This simple blood test helps detect type 2 diabetes and prediabetes, which can increase the risk for heart disease and other complications. It’s recommended for adults ages 40 to 70 who are overweight.

Colonoscopy

The doctor will examine your colon, looking for signs of cancer and small growths that can become cancerous, which can be removed during the test. Experts recommend people at average risk should get a colonoscopy every 10 years, starting at age 45.

STAY HEALTHY ALL YEAR LONG

At Touro, our doctors go above and beyond to meet patients’ needs, because we know we’re not just treating an illness, we’re treating a person. Whether you have a bad cold or something more serious, a Touro doctor in your neighborhood is ready to listen to, comfort and care for you. Find your Touro doctor today at touro.com/findadoc or by calling 504-897-7777.

How to Prevent Mosquito Bites

Meredith Maxwell, M.D., M.H.A.

Summer is a beloved time for relaxation and family vacations. But there are some all-to-familiar annoyances about Louisiana summers that aren’t so popular – at the top of the list mosquitoes. If not careful, mosquitoes can expose you to diseases. Here are the best ways to protect yourself from mosquitos to ensure a safe and fun summer ahead!

What are mosquitoes?

Mosquitoes are widely known as one of the most dangerous animals. They are insects that feed off of human blood. When a mosquito bites you, it injects saliva into the bloodstream that causes an allergic reaction for many humans. The saliva causes an itchy, red bump at the site of the bite. However, a small bump can be the least of your worries when mosquitos can be carriers of the West Nile virus, Zika and Malaria. These pests tend to flock to warm climates and are prevalent near sitting water. Mosquitoes are rampant in the southern region of the United States, so southerners beware of these carriers!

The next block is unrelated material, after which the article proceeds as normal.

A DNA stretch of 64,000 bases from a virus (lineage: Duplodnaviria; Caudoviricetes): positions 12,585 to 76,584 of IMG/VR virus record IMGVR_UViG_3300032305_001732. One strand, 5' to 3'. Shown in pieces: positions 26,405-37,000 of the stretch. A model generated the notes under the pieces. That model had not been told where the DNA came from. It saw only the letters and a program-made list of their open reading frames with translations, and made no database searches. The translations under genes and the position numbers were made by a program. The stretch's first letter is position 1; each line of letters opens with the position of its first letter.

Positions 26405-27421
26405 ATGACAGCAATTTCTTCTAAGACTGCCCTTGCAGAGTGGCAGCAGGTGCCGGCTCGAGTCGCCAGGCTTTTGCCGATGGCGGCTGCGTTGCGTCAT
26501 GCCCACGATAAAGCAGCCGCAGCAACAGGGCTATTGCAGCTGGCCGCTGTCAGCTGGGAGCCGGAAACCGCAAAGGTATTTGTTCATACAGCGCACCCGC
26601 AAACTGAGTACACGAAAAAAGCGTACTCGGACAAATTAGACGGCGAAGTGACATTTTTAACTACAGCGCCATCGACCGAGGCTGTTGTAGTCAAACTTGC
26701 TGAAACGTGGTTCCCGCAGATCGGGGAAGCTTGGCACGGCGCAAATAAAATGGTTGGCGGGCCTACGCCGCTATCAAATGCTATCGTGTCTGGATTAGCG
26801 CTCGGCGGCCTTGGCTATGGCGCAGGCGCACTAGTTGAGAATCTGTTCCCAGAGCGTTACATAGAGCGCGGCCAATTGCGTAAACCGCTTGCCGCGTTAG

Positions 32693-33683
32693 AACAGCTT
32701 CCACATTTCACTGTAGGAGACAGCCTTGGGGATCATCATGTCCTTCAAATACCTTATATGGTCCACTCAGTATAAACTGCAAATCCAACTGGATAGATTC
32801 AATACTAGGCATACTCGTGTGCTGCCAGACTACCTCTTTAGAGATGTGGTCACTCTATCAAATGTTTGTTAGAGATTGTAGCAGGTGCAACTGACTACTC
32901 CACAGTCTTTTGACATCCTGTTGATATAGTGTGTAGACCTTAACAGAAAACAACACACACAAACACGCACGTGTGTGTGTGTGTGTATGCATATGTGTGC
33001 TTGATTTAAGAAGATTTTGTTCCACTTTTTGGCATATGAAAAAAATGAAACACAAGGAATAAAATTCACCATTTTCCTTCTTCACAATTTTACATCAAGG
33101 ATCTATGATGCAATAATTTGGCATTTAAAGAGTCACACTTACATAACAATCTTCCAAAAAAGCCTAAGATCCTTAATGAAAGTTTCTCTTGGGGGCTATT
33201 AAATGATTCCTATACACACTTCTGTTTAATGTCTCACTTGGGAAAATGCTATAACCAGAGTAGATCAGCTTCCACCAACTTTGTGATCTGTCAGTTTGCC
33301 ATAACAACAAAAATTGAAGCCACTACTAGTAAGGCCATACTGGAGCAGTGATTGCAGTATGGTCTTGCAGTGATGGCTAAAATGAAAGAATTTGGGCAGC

How can you protect yourself from mosquito bites?

Although they can be scary and irritating, bug bites can be easily prevented. Before you do any outdoor activities, make sure you use bug spray or repellent. It is recommended to use Environmental Protection Agency (EPA)-registered insect repellents, which are proven safe and effective. Your spray should include DEET, Picaridin, or Oil of Lemon Eucalyptus (OLE) as an active ingredient. Pregnant and breasfeeding women should check with their providers before using these products.

Dress children in clothes that cover their arms and legs. It is also recommended to cover strollers or cribs in mosquito netting. However, do not use insect repellent on babies under 2 months old.

How can you protect the inside of your home?